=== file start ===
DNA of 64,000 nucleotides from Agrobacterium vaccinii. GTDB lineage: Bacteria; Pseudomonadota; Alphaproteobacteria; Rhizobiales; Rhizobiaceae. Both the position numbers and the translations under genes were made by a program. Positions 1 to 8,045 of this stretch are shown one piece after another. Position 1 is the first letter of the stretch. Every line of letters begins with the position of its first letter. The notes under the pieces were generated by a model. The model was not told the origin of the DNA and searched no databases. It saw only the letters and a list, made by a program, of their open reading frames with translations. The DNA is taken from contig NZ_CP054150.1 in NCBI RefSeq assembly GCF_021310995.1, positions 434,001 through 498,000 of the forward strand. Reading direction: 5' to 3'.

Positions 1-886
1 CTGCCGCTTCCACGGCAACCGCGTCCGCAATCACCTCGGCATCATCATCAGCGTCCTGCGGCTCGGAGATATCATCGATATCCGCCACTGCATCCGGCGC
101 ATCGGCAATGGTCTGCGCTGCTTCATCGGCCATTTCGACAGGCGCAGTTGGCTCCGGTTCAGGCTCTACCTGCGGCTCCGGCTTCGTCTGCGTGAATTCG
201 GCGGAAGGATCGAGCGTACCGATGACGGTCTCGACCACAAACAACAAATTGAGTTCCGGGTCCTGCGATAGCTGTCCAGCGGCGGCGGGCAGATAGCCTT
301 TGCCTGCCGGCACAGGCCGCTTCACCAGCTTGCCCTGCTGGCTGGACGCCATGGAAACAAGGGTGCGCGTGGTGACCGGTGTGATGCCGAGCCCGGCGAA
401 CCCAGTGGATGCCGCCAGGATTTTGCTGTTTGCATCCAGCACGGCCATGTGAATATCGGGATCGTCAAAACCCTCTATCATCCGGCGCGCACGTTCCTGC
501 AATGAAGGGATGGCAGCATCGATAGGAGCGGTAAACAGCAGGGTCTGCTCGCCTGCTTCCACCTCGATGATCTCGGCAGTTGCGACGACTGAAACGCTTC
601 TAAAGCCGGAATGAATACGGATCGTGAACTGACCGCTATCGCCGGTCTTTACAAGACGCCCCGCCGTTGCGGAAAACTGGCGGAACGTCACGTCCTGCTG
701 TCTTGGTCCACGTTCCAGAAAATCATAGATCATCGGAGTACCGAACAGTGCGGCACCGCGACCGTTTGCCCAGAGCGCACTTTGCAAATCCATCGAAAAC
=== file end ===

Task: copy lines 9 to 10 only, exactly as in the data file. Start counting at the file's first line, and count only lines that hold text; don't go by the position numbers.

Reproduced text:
601 TAAAGCCGGAATGAATACGGATCGTGAACTGACCGCTATCGCCGGTCTTTACAAGACGCCCCGCCGTTGCGGAAAACTGGCGGAACGTCACGTCCTGCTG
701 TCTTGGTCCACGTTCCAGAAAATCATAGATCATCGGAGTACCGAACAGTGCGGCACCGCGACCGTTTGCCCAGAGCGCACTTTGCAAATCCATCGAAAAC